(8) T. He et al.: Parallel Community Detection Based on Distance Dynamics for Large-Scale Network. (3) When previous two rules are not satisfied, we use the edge-circle to determine the final distance value. When the number of public neighbor edge is more than the number of private neighbor edge, the final distance of slow-converged edge should be 0. On the contrary, we think the final distance should be 1. In this paper, we merge above three rules, and propose a pre-judgment coefficient to determine the final distance of slow-converged edge. The pre-judgment coefficient is defined as follows:   1, ∃e(x,y)∈PubE d (x, y) = 1     0, ∀   e(x,y)∈PubE d (x, y)= 0   |PriE (e (u, v))|  > 0.5 (11) PreC = 1, |EC (e (u, v)) .E|          |PriE (e (u, v))|   0, ≤ 0.5, |EC (e (u, v)) .E| where EC(e) is the edge-circle of e(u, v), the PriE(e) is the private neighbor edge, the PubE(e) is the public neighbor edge. The effectiveness of pre-judgment coefficient will be proved in the section VI .D. B. IMPROVED DISTANCE DYNAMICS MODEL. In order to handle slow-converged problem, convergence threshold τ is addressed as a switch to determine the timing of pre-judgment process start, and calculate the final distance of slow-converged edge. It’s defined as follows:. CF =.   1,  0,. |CE| ≥τ |E| |CE| < τ, |E|. (12). where, the term | ∗ | indicates the number of set ∗, and CE as the converged edge set. When the percentage of converged edges exceeds convergence threshold value, the pre-judgment coefficient start the pre-judgment process. So we improve distance dynamics model and formulate distance dynamics of each edge as follows: d (u, v, t + 1) = (1 − CF (t)) · EI + CF (t) · PreC (u, v, t) , (13) where, d (u, v, t + 1) is the renewed distance of edge e(u, v) at time step t + 1, and EI = d (u, v, t) + DI (t) + CI (t) + EI (t) . CF(t) is the pre-judgment switch function, and determines the timing of pre-judgment process. When the CF(t) is 0, the three interaction patterns start to influence the distance d(u, v), where DI (t), CI (t) and EI (t) are three different influences respectively from the directed node, common neighbors, and exclusive neighbors at time step t. When the CF(t) is 1, we start the pre-judgment process, use the pre-judgment coefficient to determine the final distance of slow-converged edge e(u, v). 42782. C. PARALLEL INTERACTION PROCESS. Based on the improved distance dynamics model, all subnetworks will parallel execute the dynamic interaction process to simulate the dynamics of each distance. For a sub-network, the process of dynamic interaction is as follows: Step 1, at initial time (t = 0), no interaction process, each edge in the sub-network (including the edge-circle of cross edge) is associated with an initial distance. Here, the initial value is computed according to the Jaccord distance with Definition 2 or Definition 3. Step 2, as time evolves, we start the dynamic interaction. When the percentage of converged distances is less than the convergence threshold τ (CF = 0), we use three dynamic interaction patterns (Eq. (4), Eq. (5) and Eq. (7)) to simulate the dynamics of each distance. Driven by the neighbor structure, each distance will decrease or increase gradually. The nodes with the highest similarity will synchronize first, the distance between them will decrease to 0. Meanwhile, the nodes with the highest dissimilarity will be far away, the distance between them will increase to 1. Going through a sequential process, more and more nodes will synchronize, and distances will converge. Step 3, when the percentage of converged distances exceeds convergence threshold (CF = 1), we start prejudgment process for slow-converged edge. By calculating the pre-judgment coefficient (Eq. (11)), each slow-converged edge will obtain final distance value. Step 4, finally, all distances in the sub-network will converge, and the edges with long distances (i.e. d(u, v) = 1) are collected. To describe above process more clearly, Figure 8 shows the process of dynamic interaction. Four statuses of network are listed in the Figure 8 (a)-(d) from t = 0 to t = 12. Figure 8 (a) shows the initial status of network (t = 0), where each edge has an initial distance. Figure 8 (b) shows the first immediate status (t = 1), where each distance changes by as time involves. Figure 8 (c) shows the slow-convergence status (t = 11), where only three distances (red solid lines) don’t converge. Then, we start the pre-judgment process for the slow-converged edge. When (t = 12), the steady status is coming, all distances converge (either 0 or 1), and all edges with long distances are collected to prepare for community detection of original large network.. D. PARAMETER DISCUSSION. For the improved distance dynamics model, convergence threshold τ is addressed to determine the slow-convergence status of dynamic interaction process, and the timing of prejudgment process. Generally, with larger value τ , the iteration number (time steps) is bigger, the computation time will be longer, and cluster accuracy is better. In the following experiments, with different convergence threshold τ , we compare the iteration number and cluster accuracy on two real world networks (Youtube and Wiki-Talk), please see in Figure 9. In the Figure 9, with the increasing of convergence threshold τ VOLUME 6, 2018.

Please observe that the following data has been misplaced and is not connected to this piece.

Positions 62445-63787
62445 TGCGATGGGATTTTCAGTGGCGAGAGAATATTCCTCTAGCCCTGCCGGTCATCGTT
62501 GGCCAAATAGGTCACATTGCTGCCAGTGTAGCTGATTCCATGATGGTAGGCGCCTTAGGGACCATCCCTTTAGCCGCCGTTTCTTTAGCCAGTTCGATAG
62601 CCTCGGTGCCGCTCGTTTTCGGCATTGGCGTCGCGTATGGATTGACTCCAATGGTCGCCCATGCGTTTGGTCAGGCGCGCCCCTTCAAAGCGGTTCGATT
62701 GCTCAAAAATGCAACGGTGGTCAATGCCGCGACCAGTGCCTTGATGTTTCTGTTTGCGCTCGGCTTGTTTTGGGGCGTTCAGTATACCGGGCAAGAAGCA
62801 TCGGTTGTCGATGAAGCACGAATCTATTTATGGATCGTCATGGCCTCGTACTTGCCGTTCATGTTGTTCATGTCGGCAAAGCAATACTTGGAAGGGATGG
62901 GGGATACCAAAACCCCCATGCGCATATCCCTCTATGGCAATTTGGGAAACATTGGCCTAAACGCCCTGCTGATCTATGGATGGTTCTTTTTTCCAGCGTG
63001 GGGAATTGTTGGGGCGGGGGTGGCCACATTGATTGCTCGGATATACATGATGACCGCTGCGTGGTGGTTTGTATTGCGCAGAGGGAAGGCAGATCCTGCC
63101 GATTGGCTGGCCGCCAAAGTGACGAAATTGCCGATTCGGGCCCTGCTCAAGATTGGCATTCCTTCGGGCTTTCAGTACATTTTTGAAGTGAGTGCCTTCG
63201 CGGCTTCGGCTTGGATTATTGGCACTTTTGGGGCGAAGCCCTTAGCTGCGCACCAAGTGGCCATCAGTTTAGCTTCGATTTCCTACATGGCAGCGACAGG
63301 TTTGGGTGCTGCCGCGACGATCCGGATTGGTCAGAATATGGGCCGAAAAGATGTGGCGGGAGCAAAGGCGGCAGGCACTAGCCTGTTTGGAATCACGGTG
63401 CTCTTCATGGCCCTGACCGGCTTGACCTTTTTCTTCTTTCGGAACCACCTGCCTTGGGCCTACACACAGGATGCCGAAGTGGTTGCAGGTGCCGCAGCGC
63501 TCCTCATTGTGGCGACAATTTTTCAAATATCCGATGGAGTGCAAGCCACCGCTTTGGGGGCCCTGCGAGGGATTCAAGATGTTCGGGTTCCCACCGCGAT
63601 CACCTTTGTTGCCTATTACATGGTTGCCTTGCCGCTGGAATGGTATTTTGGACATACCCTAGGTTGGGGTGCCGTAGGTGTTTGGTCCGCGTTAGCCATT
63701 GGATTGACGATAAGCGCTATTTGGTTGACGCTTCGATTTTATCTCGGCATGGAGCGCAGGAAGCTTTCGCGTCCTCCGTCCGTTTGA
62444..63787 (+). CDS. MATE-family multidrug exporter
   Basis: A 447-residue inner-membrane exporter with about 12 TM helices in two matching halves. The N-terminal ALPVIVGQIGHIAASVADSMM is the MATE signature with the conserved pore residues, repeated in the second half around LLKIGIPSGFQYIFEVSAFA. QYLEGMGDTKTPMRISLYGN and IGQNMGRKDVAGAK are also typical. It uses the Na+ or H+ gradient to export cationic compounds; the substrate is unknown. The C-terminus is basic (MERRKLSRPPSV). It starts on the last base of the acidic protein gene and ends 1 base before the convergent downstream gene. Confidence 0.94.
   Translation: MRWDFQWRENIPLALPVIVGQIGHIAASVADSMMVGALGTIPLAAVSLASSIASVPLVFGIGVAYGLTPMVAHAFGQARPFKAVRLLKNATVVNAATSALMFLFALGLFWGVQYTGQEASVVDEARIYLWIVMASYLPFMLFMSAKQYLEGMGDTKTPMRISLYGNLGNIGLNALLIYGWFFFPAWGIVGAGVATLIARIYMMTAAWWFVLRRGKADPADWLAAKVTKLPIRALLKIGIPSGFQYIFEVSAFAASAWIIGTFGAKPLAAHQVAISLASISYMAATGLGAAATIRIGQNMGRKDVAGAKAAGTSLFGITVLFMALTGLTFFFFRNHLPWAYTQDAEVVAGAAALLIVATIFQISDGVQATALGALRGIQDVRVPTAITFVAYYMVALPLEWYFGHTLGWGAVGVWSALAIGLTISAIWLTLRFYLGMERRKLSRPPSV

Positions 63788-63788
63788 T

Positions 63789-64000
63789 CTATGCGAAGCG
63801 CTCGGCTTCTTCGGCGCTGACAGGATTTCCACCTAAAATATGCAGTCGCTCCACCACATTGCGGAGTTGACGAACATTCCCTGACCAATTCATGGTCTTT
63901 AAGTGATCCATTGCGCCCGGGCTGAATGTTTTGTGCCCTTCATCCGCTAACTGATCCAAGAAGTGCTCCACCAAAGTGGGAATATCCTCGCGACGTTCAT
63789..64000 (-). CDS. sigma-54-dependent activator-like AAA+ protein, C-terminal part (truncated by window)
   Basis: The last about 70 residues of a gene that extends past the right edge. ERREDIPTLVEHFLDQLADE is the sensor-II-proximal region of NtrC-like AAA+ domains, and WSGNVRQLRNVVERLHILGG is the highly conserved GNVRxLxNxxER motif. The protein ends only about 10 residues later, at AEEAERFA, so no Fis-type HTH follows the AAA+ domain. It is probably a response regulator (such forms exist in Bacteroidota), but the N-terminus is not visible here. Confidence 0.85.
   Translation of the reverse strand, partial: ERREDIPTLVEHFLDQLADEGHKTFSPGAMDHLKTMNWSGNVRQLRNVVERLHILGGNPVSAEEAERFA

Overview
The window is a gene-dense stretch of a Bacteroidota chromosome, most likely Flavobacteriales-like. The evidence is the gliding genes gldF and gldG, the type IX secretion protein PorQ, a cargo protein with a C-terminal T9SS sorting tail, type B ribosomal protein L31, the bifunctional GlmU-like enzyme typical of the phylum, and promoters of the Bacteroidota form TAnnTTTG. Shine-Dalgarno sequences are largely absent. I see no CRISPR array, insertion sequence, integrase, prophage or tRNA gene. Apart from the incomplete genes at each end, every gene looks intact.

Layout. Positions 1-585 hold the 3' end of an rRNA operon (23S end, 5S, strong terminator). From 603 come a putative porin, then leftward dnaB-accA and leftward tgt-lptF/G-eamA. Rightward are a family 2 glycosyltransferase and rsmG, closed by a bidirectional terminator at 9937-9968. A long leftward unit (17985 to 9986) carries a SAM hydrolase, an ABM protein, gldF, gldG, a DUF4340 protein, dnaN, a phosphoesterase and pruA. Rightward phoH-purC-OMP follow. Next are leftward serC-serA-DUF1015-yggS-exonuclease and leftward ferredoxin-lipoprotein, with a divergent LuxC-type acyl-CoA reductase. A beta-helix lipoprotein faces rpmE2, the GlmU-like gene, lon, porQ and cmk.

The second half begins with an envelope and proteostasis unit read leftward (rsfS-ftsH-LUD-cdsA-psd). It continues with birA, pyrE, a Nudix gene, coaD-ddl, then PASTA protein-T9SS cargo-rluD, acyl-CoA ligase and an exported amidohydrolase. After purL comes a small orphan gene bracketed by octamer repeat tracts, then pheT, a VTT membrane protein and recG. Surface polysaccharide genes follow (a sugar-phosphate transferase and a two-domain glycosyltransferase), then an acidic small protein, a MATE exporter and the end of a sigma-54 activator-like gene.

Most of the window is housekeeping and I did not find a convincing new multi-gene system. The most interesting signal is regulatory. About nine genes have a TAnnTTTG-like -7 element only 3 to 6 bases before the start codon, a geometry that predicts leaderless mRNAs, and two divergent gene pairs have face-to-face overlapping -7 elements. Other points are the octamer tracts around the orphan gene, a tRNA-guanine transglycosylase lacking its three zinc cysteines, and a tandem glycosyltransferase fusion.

(9) T. He et al.: Parallel Community Detection Based on Distance Dynamics for Large-Scale Network. FIGURE 8. Illustration of dynamic interaction. (a) the initial status; (b) the immediate status after one time step; (c) the slow-convergence status; (d) the final status.. (ranging from 0 to 1), the iteration number and modularity value keep changing. In the Figure 9 (a), we observe the dynamic change of iteration number. When the convergence threshold τ exceeds 0.8, with minor change of convergence threshold τ , the iteration number rapidly increases. For example, when τ ranges from 0.8 to 1, the iteration number in Youtube network ranges from 24 to 318. Meanwhile, the iteration number in Wiki-Talk network ranges from 33 to 189. In the Figure 9 (b), we observe the dynamic change of modularity Q. Generally, the larger the modularity Q is, the better cluster accuracy will be. When the convergence threshold τ is less than 0.85, with minor change of τ , the modularity Q greatly increases and the cluster accuracy rapidly improves. In summary, 0.9 is selected as the recommended convergence threshold in following experiments. Because, when the convergence threshold is 0.9, the iteration number (Youtube is 39 and Wiki-Talk is 45) is far less than the value of complete iteration (Youtube is 318 and Wiki-Talk is 189, respectively). Similarly, the cluster accuracy (modularity Q, Youtube is 0.80 and Wiki-Talk is 0.89) is close to the cluster accuracy of complete iteration (Youtube is 0.81 and Wiki-Talk is 0.90, respectively). V. P-ATTRACTOR: PARALLEL COMMUNITY DETECTION BASED ON DISTANCE DYNAMICS A. P-ATTRACTOR ALGORITHM. In summary, the whole community detection process can be simply summarized as three phases: Phase 1, graph partitioning (divide). According to the node number, we generate multiple sequential sub-networks, each sub-network has the same number of nodes. By matching minimum end node of each edge with the node range of. sub-network, we parallel divide all edges of large network into sub-networks as initial partition. After initial partition, we start node migration in parallel mode to maintain the neighbor structure of each node, and keep edge even partition. After node migration, we start cross edge migration to supplement the lost neighbors of cross edge. Phase 2, parallel dynamic interaction (conquer). Using the improved distance dynamics model, all sub-networks parallel execute dynamic interaction process to get the final distance of each edge. In the dynamic interaction process of sub-network, each edge is associated with an initial distance; as time evolves, each distance would expand or shrink gradually by the influence from three interaction patterns; when the percentage of converged distances is more than the convergence threshold τ , the pre-judgment process of slowconverged edge is started, pre-judgment coefficient is used to determine the final distance of slow-converged edge; finally, all distances will converge (either 0 or 1), and the edges with long distance will be collected (the distance value is 1) to prepare for the next phase. Phase 3, community detection. All edges with long distance in the sub-networks are merged to form the external edge set of large-scale network. Using the idea of distance dynamic model, we remove all external edges, cut off the connection between communities, and find the community structure of large network quickly. We take Figure 10 as an example to illustrate the community detection process. By using the graph partitioning, the large-scale network has been divided into two subnetworks (SG.1 and SG.2). After graph partitioning, we start the parallel dynamic interaction on the sub-networks to compute the final distance of each edge. After parallel dynamic interaction, each sub-network produces long edge set LD (SG.1.LD and SG.2.LD), where the distance of each edge equals to 1. We merge two long edge set as the external edge set of original large network. By removing all external edges (red or purple edges), the community structure of large-scale network can be naturally detected.. B. TIME COMPLEXITY. FIGURE 9. Sensitivity of convergence threshold τ . VOLUME 6, 2018. As seen from the algorithm, the time complexity depends mainly on Phase 1 and Phase  2. At the first phase, the time complex is O (|E| /SN )2 where |E| is the number of all 42783.